Arlington resident Libby Altwegg was sitting in traffic recently when something caught her eye and caused her to wonder.
"I saw some renovation downtown that was wrapped in burlap, appearing to be unveiled to the public at a later date. But I wanted to know what it was about. What is it? Why is it covered? When is the unveiling?" said the production studios supervisor for KXAS/Channel 5. She found herself longing for a hometown paper.
So she was tickled to learn a couple of weeks later that the Star-Telegram was bringing back the Arlington Citizen-Journal, a paper that, coincidentally, her parents played a role in creating.
In 1950, Martha and C. Albert Altwegg Jr., along with Martha "Marty" and Dick Weicker, moved to the area from Illinois to become owners and publishers of The Arlington Journal. In those pre-merger days, the paper competed with The Arlington Citizen, operated by brothers George and Charles Hawkes.
"Theirs was a story of struggle, hardships, pain and now with this resurgence, perhaps real vindication that all their hard work was worth something," Libby Altwegg said of her parents and the Weickers. "Dick stayed with the merged paper until retirement and my dad went on to The Dallas Morning News to become business editor."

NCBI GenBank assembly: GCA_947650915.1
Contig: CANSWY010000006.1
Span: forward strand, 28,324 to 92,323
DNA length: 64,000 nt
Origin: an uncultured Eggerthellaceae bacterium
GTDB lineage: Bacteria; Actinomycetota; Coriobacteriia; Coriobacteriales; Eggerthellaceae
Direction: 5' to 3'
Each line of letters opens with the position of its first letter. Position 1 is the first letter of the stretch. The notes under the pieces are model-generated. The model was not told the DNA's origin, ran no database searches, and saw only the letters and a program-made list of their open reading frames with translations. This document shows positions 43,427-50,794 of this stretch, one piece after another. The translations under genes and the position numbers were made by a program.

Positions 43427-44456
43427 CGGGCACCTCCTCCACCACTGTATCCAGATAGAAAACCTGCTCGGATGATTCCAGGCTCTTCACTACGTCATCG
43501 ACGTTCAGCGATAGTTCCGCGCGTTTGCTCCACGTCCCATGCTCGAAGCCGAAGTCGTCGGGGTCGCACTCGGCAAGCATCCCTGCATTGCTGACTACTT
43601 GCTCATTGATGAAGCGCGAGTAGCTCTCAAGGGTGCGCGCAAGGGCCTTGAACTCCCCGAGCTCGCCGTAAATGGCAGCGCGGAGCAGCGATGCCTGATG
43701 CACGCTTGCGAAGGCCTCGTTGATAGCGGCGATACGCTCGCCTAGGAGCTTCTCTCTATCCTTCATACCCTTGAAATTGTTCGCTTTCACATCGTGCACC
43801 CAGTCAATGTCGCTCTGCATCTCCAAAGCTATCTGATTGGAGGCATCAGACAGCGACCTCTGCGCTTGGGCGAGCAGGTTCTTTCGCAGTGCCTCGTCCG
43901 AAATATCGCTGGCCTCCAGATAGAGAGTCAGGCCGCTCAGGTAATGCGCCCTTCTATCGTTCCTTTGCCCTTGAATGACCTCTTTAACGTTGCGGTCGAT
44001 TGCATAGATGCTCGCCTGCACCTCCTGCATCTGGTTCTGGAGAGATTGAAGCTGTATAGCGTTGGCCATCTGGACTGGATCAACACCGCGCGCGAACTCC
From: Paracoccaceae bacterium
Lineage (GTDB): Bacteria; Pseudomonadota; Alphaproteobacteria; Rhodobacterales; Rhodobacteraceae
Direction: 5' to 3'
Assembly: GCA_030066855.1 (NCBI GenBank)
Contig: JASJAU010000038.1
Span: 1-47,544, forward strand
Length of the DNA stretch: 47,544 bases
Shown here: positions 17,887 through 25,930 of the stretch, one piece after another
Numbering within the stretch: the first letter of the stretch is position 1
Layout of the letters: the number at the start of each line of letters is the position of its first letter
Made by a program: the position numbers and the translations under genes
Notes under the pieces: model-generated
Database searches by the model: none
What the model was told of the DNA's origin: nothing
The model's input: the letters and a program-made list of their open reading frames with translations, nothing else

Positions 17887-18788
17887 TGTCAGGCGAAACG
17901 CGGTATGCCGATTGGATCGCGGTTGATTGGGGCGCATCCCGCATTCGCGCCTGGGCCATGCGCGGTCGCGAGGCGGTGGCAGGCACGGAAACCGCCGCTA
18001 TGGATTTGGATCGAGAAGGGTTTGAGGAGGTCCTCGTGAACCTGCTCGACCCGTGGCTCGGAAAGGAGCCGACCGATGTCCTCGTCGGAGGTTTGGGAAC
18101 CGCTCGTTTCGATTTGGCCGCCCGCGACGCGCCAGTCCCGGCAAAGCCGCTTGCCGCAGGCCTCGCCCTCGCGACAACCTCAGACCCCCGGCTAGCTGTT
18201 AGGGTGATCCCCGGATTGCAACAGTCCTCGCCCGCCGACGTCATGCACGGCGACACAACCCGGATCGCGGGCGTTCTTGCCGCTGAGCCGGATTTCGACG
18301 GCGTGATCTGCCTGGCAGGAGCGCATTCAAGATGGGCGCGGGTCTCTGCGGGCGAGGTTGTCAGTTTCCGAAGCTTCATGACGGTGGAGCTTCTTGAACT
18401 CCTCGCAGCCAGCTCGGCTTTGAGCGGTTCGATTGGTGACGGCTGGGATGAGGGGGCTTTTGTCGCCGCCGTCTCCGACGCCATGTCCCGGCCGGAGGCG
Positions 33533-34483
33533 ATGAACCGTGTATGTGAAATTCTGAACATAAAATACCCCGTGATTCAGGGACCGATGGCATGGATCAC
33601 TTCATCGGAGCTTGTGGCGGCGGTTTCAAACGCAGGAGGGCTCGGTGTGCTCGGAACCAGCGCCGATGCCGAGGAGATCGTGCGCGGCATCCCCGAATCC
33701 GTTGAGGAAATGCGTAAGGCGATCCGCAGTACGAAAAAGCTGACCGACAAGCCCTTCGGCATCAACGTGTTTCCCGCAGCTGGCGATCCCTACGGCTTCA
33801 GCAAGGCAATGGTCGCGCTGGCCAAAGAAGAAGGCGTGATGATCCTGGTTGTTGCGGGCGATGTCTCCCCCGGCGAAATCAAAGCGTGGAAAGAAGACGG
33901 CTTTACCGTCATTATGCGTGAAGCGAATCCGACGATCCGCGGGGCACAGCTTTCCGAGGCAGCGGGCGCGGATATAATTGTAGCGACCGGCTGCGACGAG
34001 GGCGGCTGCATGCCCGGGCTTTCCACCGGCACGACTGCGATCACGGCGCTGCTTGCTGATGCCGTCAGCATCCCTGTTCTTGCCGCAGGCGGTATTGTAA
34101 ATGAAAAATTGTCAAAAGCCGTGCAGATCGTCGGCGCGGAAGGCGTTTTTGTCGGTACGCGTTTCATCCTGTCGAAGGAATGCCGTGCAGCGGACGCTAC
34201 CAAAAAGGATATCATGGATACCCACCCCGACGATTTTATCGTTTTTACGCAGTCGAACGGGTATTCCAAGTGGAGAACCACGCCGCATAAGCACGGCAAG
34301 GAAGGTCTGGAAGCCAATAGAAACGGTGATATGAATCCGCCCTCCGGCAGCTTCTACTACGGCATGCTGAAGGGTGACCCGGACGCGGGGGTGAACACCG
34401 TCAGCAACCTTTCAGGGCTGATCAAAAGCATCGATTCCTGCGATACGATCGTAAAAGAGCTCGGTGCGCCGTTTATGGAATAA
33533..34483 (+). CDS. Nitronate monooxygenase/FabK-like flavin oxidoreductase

Others connected to the former paper, which ceased publication in the mid-1990s, also expressed joy at the news.
"Originally, it was such a vital part of the birth of the Metroplex -- for the good and the bad of that -- supporting the building of the Arlington Memorial Hospital, Six Flags Over Texas and the Rangers baseball stadium, to name a few endeavors," said Helen Weicker, a daughter who spent the summers of 1965 and '66 as a reporter.
"In the a highly fragmented information age in which we live, 'hyperlocal' content can help a bedroom community become a 'living room' community again," she said.
Or, as her mother, Marty Weicker, put it, "I'm only 90 years old now, and I'd like to a have a 10-year subscription."
Patrick M. Walker, 817-390-7423